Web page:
Join Date
    Dec 2007
    Location
    So. China Maine
    Posts
    1,588

    Default

    I hope FFJ chimes in on this one. I have been through about 5 pairs of gortex snowmobile coveralls in the last 20 years. I know the manufacture lists the instructions as quoted, but trust me, I have tried all of that and it won't work and will likely ruin the gortex. Sheesh, with the heat the topics are getting a little dry!
    Sometimes the road less traveled is less traveled for a reason.

  5. #5
    Join Date
    Nov 2009
    Location
    Belgrade, Maine
    Posts
    953

    Default

    Years ago, one of my uncles bought a pair of gortex jeans from LL Bean. He said they were fantastic. Claimed he could sit in a puddle of water and not get wet. His only complaint, at that time, was how noisy they were in the woods. He got them for hunting, not geocaching. Considering GPS's weren't available at the time....at least not affordably....I guess we can forgive him for not getting them just to cache in.

  6. #6
    Join Date
    Jun 2004
    Location
    Brewer, Maine
    Posts
    1,808

    Default

    Quote Originally Posted by dubord207 View Post
    . Sheesh, with the heat the topics are getting a little dry!
    You'd think the beer thread would be busier, discussing best way to chill the stuff, and how to clear out enough room in the fridge to sit on the bottom shelf while consuming it!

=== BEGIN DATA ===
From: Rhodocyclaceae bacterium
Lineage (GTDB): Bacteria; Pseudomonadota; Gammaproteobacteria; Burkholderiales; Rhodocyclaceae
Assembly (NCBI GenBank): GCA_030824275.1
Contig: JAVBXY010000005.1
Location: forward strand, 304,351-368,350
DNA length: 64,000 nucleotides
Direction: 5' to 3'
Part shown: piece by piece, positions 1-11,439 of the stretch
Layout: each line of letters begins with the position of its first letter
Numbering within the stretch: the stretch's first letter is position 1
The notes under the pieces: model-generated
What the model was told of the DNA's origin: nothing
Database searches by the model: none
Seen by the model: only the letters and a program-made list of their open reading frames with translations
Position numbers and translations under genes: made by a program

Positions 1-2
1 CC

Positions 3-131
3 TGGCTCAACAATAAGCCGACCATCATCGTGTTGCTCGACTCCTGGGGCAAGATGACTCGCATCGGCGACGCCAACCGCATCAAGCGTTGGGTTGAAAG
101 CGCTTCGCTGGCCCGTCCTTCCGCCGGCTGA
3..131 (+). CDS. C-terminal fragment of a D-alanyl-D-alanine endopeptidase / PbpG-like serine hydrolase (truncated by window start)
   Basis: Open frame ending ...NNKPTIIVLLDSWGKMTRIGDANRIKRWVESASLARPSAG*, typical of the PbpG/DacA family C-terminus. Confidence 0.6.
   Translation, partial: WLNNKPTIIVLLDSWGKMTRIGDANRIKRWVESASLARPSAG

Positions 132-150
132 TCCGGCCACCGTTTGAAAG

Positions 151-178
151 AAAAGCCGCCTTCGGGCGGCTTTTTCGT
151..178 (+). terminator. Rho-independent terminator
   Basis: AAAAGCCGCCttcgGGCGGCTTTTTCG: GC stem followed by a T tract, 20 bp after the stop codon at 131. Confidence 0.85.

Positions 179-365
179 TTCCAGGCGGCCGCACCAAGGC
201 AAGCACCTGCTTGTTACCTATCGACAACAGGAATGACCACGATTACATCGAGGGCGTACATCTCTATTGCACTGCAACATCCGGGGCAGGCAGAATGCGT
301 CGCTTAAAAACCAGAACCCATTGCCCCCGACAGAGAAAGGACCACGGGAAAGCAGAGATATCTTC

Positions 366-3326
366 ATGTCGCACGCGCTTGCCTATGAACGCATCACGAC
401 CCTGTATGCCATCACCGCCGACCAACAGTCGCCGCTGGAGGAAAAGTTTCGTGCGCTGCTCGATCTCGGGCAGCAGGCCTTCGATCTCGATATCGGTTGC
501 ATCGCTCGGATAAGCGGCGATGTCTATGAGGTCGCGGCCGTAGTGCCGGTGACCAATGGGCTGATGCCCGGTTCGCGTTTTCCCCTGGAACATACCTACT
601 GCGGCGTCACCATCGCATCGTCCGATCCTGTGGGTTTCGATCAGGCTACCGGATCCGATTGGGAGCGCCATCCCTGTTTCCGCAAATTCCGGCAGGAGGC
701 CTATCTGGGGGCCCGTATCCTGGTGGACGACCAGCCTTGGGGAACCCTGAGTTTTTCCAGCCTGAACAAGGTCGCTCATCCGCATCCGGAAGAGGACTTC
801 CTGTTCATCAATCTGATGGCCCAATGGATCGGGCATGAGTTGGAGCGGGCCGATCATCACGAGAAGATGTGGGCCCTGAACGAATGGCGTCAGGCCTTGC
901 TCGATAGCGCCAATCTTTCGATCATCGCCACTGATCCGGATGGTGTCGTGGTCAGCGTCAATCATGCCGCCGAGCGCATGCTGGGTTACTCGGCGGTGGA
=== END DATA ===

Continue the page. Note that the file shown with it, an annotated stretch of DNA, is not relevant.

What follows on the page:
7. #7
    Join Date
    Dec 2004
    Location
    Maine
    Posts
    1,972

    Thumbs up Eastern Mountain Sports

    why throw them away when you can make them like new again. Try this....

    http://www.ems.com/product/index.jsp?productId=3664547
    Why not live life like it is your last day....instead of pretending to be a member of the Peter Pan Club and believing you will be around forever.

  8. #8
    Join Date
    Dec 2005
    Location
    ME
    Posts
    3,517

    Default

    Quote Originally Posted by Team2hunt View Post
    why throw them away when you can make them like new again. Try this....

    http://www.ems.com/product/index.jsp?productId=3664547
    That's an interesting product. Thanks for sharing. Do you or any others have experience with using it?

  9. #9

    Smile

    We go on long trips by bike. Last year we had 18 days of rain going across Canada and our gear was GTX that had been done twice before with the stuff. It is a bit on the expensive side but your stuff looks like new and work just as when you first got it. We did it again before we headed out this summer but never had to use the stuff. Planning to cross the rock in a couple of weeks during harvest with the same stuff. You can find it in both Epic Sport and the Ski Rack in Bangor. Small bottle does one suit. Make sure your stuff is wet and then soak it with the spray toss it in the dry. When it comes out you will be sold.
    We hate mindless caches placed in the woods without a reason, nothing but the cache in a plastic bag on a tree.